Skip to main content

Libyan renegade's forces seize control of third oil port

UN-backed 'unity government' mobilises troops to retake facility from forces loyal to General Khalifa Haftar and rebel Tobruk parliament
One of Libya's oil export terminals, largely out of action for two-and-a-half years (AFP)

The army of Libya’s eastern parliament, one of three rival powers in the country, seized a third oil port on Monday in a further blow to hopes of establishing political unity.

"Our armed forces were able to take control of Zuwaytina port and secure it completely," Mohammad al-Azumi, a spokesman for the eastern parliament said on Monday.

Forces loyal to the House of Representatives (HoR), which operates out of the eastern city of Tobruk, had on Sunday carried out a lightning advance that saw them seize control of two other oil export terminals.

The UN-backed Government of National Accord (GNA), which is based in the capital Tripoli, on Monday ordered its armed forces to head to the oil-producing region of Libya to try to wrest back control of the oil ports from the HoR’s forces.

“This step goes against progress towards a comprehensive unity agreement, and crushes the hopes of Libyans for stability and an end to the bloodshed,” a GNA spokesperson told a press conference in Tripoli on Monday.

However, the order comes as millions of people across the country and its various armed forces celebrate the festival of Eid, the biggest celebration in the Muslim calendar.

The GNA called on their eastern rivals to stop attacks on the oil terminals by what they called “foreign mercenaries and illegitimate forces”.

The HoR’s forces are led by commander-in-chief General Khalifa Haftar, a former renegade army man under Muammar Gaddafi who is now thought to have backing from the UAE and Egypt.

The oil ports seized by Haftar’s forces on Sunday and Monday had been under the control of Ibrahim Jadhran, head of the Petroleum Facilities Guard (PFG), for two-and-a-half years.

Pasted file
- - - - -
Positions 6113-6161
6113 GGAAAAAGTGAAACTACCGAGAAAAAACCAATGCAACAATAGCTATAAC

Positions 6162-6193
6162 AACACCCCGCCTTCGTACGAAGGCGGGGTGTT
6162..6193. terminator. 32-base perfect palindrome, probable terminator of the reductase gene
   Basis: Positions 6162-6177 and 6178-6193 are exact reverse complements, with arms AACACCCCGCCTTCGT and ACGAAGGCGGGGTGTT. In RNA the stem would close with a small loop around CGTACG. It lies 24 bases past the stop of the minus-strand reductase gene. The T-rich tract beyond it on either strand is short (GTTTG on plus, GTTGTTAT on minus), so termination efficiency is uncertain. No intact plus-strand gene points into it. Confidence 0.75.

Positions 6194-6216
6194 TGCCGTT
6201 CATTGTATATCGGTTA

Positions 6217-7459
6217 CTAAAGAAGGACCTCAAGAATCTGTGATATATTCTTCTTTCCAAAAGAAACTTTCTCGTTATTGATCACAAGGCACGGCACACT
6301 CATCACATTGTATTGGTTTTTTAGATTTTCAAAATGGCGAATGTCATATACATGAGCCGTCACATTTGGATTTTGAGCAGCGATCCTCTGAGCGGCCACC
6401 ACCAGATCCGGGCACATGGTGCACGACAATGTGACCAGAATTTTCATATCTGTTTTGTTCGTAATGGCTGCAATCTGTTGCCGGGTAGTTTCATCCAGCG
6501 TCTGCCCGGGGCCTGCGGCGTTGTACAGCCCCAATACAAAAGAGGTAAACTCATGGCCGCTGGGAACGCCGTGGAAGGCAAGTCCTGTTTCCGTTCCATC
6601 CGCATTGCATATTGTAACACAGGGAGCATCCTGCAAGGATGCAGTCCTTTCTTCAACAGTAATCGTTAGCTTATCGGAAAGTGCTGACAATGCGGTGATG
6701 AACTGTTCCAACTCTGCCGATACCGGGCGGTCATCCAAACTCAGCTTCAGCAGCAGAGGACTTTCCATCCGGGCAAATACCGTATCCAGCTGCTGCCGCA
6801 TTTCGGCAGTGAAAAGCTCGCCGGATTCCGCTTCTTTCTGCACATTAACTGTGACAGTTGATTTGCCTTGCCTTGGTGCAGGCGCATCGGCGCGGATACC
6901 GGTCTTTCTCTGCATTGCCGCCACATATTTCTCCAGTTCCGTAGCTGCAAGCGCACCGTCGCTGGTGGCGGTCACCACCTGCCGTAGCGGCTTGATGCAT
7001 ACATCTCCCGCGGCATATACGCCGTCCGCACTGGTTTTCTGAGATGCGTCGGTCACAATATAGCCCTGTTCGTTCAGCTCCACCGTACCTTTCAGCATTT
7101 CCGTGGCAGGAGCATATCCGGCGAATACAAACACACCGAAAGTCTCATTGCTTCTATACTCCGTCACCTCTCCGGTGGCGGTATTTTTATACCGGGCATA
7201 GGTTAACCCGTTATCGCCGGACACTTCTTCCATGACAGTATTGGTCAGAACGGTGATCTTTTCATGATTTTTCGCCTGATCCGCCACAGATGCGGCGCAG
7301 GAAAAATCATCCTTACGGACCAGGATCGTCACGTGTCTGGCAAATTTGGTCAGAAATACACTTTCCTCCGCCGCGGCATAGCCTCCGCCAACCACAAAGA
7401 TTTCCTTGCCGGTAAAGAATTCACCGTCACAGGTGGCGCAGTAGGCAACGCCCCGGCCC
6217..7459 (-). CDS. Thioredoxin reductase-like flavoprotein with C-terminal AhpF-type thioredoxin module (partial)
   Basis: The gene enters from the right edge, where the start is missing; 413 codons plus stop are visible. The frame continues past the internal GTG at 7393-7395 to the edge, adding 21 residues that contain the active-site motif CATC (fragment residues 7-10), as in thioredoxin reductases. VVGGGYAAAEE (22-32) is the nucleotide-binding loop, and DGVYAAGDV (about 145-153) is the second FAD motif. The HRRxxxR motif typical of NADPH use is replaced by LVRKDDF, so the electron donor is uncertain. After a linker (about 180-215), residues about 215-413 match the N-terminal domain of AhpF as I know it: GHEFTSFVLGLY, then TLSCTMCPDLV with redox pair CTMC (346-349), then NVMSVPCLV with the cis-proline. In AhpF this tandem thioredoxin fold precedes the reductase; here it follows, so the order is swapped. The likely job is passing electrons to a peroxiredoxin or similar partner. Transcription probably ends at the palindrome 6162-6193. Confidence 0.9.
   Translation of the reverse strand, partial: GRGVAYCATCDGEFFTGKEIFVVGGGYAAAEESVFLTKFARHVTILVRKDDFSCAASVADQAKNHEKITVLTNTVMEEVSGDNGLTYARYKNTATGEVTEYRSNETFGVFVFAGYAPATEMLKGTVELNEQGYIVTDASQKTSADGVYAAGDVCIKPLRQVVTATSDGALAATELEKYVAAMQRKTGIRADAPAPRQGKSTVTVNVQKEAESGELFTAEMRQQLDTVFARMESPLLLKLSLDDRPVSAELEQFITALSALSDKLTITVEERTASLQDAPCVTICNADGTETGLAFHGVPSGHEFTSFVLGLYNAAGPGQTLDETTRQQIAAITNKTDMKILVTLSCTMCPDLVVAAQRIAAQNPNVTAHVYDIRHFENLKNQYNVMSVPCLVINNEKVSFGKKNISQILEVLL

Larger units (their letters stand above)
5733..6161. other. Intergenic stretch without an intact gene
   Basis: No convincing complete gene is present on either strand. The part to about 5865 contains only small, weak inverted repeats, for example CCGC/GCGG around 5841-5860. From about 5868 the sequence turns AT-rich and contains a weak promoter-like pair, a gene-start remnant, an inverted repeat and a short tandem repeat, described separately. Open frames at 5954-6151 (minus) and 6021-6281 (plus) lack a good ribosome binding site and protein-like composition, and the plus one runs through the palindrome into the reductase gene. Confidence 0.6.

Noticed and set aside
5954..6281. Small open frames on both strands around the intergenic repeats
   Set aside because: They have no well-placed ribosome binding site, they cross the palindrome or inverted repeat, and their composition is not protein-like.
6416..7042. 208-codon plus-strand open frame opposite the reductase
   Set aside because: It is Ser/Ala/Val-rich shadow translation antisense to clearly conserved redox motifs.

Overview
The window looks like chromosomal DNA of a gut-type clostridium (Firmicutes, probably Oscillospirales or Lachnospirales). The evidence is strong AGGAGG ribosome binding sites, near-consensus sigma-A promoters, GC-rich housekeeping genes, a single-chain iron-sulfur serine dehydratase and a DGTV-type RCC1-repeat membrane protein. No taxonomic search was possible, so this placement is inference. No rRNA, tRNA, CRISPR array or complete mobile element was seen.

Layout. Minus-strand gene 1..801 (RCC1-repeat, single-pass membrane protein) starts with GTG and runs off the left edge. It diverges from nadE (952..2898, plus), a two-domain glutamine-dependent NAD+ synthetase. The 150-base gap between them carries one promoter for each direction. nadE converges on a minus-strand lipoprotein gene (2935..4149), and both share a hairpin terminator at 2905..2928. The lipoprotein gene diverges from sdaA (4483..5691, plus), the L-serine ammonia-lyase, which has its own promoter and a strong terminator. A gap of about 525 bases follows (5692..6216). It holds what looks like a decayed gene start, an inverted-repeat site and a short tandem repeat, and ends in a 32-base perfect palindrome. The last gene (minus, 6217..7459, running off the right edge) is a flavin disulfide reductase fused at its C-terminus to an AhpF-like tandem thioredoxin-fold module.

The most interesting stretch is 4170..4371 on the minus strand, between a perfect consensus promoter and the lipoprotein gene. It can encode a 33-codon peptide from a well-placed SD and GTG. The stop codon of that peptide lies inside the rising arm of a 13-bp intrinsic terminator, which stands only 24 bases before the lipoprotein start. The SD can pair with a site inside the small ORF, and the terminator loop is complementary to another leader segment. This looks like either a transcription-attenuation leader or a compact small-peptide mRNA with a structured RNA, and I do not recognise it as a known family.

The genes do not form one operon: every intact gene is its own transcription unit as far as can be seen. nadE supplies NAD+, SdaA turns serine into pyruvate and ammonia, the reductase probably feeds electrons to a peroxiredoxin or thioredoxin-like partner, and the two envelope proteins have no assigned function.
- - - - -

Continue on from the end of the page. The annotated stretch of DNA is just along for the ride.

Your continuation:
Since the PFG took control of the ports they have been largely out of action in a dispute over pay.

However, Jadhran had recently pledged support to the GNA and agreed to restart oil exports.

In a joint statement published by the US State Department on Monday, the governments of the US, the UK, France, Italy, Spain and Germany condemned the attacks on the oil terminals and called for an immediate ceasefire.

"We also call on all forces to avoid any action that could damage Libya's energy infrastructure or further disrupt its exports. Libya's oil belongs to the Libyan people," the statement said.

"The Presidency Council (PC) is the sole steward of these resources. The PC and other Government of National Accord (GNA) institutions have an obligation to ensure oil revenues are used to provide essential services for the Libyan people." 

The western governments also called on all Libyan forces to unite against the Islamic State (IS) group, which continues to fight in the centre of the country despite losing ground in its stronghold city of Sirte.

"We urge peaceful cooperation among Libya's armed forces and immediate efforts to unify into one professional military force," the statement said.

"All Libyan forces have a responsibility to serve the entire nation, and to act on behalf of all Libyans. We welcome efforts by partners to encourage all forces to avoid further clashes."

This article is available in French on Middle East Eye French edition.